Shoppers seek early Southern furniture
RICHMOND, Va. — Shoppers turned out in force at the 2012 Richmond Extravaganza.
The event, which featured about 100 exhibiting dealers at The Showplace Feb. 24-26, drew more shoppers this year than it has in any of the past five, according to Susie Clodfelter, co-owner of Antiques Extravaganzas of North Carolina.
Shoppers gravitated toward selections of early furniture with an emphasis on pieces with a Southern heritage. Earthenware, ceramics and more home accessories sold well to the appreciative audience.
Hoot and Nana Antiques from Paris, Ky., offered furniture collected near the business’ home base. One of the vendor’s favorite pieces was a step-back cupboard featuring a two-door bottom with solid panels, a two-door top with glass lights, which was constructed of native walnut with poplar and southern pine under woods and in its early finish. A walnut chest of drawers of similar Federal style kept the cupboard company at the booth.
Two Virginia dealers chose to combine their collections in an oversized space. Although each dealer has a shop, they own some of the more valuable pieces together.
Bob Taylor has run a Williamsburg shop for several years and produces several antiques shows in the area, and Brian Penniston has the Queen Street Antiques mall in Tappahannock. For this weekend, the duo was very pleased with sales.
At least five pieces of furniture found new homes, as did a good collection of smalls. From the side of the booth, Taylor sold an early game table in mahogany. Dominating displays at the front of the booth were a tall walnut stand from North Carolina and a Virginia pie safe. But the dealers’ most-prized piece was a yellow pine corner cupboard from the Eastern shore of Maryland, which featured an extremely well executed crown molding made from five shaped pieces of pine.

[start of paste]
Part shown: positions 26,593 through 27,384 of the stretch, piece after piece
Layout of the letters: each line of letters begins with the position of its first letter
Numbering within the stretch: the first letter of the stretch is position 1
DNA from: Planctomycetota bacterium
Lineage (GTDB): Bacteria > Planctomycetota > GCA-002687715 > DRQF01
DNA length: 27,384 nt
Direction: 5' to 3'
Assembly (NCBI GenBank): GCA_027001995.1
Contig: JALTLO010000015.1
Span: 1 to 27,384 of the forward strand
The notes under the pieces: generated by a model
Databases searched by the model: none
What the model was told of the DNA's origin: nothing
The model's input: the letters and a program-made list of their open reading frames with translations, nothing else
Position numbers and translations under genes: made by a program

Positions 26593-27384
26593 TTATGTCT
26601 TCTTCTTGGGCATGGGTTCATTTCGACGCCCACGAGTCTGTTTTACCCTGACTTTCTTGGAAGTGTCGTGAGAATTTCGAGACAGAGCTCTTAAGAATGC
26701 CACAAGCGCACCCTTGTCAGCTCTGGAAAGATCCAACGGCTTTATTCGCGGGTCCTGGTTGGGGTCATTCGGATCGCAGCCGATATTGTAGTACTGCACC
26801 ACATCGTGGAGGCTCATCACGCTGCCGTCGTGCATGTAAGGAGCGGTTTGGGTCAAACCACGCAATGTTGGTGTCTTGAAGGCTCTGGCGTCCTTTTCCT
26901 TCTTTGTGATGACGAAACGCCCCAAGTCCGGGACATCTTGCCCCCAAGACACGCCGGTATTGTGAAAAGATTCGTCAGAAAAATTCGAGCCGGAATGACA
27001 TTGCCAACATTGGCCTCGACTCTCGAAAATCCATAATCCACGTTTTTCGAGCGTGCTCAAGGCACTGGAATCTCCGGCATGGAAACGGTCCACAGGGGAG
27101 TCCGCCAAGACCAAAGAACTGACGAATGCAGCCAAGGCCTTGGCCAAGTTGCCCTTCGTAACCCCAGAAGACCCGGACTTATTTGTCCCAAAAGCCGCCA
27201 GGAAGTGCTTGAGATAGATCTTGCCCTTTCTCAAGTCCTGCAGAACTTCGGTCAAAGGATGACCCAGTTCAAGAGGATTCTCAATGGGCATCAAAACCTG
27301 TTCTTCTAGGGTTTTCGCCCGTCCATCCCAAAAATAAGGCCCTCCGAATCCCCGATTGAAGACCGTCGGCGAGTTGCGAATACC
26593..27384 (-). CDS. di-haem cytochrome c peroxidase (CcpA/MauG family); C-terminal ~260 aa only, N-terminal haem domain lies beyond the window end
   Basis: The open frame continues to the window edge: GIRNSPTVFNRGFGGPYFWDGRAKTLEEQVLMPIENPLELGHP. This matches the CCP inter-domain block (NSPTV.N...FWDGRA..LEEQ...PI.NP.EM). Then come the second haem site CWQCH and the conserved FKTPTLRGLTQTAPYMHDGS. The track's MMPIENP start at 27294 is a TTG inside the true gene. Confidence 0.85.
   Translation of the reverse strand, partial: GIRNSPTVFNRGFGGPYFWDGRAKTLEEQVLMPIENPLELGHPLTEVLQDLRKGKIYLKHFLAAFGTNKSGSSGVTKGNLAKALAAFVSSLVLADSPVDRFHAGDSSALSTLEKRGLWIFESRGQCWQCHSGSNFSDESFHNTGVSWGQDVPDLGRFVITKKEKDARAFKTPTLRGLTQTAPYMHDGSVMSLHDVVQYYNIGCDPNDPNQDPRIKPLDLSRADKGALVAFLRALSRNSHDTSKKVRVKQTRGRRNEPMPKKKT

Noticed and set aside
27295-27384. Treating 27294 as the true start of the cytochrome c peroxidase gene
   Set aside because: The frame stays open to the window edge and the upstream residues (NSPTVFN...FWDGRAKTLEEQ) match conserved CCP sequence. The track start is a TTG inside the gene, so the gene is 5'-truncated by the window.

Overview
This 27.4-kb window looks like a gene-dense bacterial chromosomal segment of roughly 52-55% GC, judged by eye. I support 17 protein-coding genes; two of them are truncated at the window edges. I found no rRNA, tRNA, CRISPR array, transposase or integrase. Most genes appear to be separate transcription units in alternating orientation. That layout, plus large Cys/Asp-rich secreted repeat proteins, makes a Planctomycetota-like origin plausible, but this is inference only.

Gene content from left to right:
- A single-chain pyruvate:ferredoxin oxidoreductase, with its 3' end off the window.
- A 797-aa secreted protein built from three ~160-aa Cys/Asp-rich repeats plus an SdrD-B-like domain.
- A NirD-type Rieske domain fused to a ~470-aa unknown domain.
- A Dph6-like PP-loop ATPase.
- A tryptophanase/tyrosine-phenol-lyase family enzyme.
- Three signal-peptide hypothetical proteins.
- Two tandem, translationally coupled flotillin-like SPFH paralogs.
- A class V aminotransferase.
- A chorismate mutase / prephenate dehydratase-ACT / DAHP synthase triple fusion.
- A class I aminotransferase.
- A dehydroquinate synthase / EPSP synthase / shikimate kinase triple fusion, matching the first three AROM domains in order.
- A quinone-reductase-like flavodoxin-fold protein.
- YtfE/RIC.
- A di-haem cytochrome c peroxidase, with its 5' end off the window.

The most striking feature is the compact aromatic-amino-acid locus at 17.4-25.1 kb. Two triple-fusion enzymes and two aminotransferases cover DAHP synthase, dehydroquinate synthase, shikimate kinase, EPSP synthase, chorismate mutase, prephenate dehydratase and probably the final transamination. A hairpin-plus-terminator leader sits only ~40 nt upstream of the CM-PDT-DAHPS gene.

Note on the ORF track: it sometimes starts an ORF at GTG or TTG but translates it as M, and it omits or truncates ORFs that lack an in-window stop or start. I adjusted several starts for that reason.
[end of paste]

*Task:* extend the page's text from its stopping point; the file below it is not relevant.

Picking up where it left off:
Get 26 issues of Antique Trader magazine for just $26! Each issue is packed with valuable pricing data, informative features and expert opinions!
Learn about Antique Trader magazine!
Some dealers offered highly specialized collections. Keith Bouffard from Newport News had an extensive collection of Victorian-era picture frames. Robert French of South Portland, Maine, sold wine glasses and decanters. Monique’s Antiques, Dunkirk, Md., trades in Majolica. Bellflower Antiques had two specialties, lustre ware and Gaudy Welsh.
Carolyn Brown’s Williamsburg, Va., shop is open most days, except when she is at the Richmond shows. Her shop has been a good source for early Virginia furniture, but at this show, she offered mostly early transfer ware and some wonderful smalls. There was a large selection of Chinese exports, early English tea caddies and a variety of silver.
Fellow Williamsburg dealer Ben Shearer, who was trading as Blue Lion Antiques, showed his collection of tools.
Vernon Creekmore, Richmond, offered an early tall case clock with works from London and a case believed to have been from the Delaware Valley in New Jersey. Two dealers from the small town of Delhi, N.Y., made the trek to Virginia.
Joe Weaver of Catskill Antiques offered country furniture, while Tom Newcomer, Horsefeathers Antiques, showed an early primitive kitchen collection.
Early comments from dealers were that sales were good, with a return of the furniture buyers in many cases, as well as strong sales of early home accessories. Bob French, a dealer who splits his time between Maine and Virginia, was selling his early crystal and flint glass, along with early cream ware. A friend kept busy wrapping items for French’s buyers.
Antiques Extravaganzas of North Carolina produces the Richmond show twice each year. The next event will be Oct. 5-7 at the Showplace. Founded 35 years ago, Antiques Extravaganzas also produces shows in Winston-Salem and Raleigh, N.C., two times yearly in each city. Call 336-924-4359 for more information.
More Related Posts from Antique Trader:
More Resources For Antiques Collectors & Sellers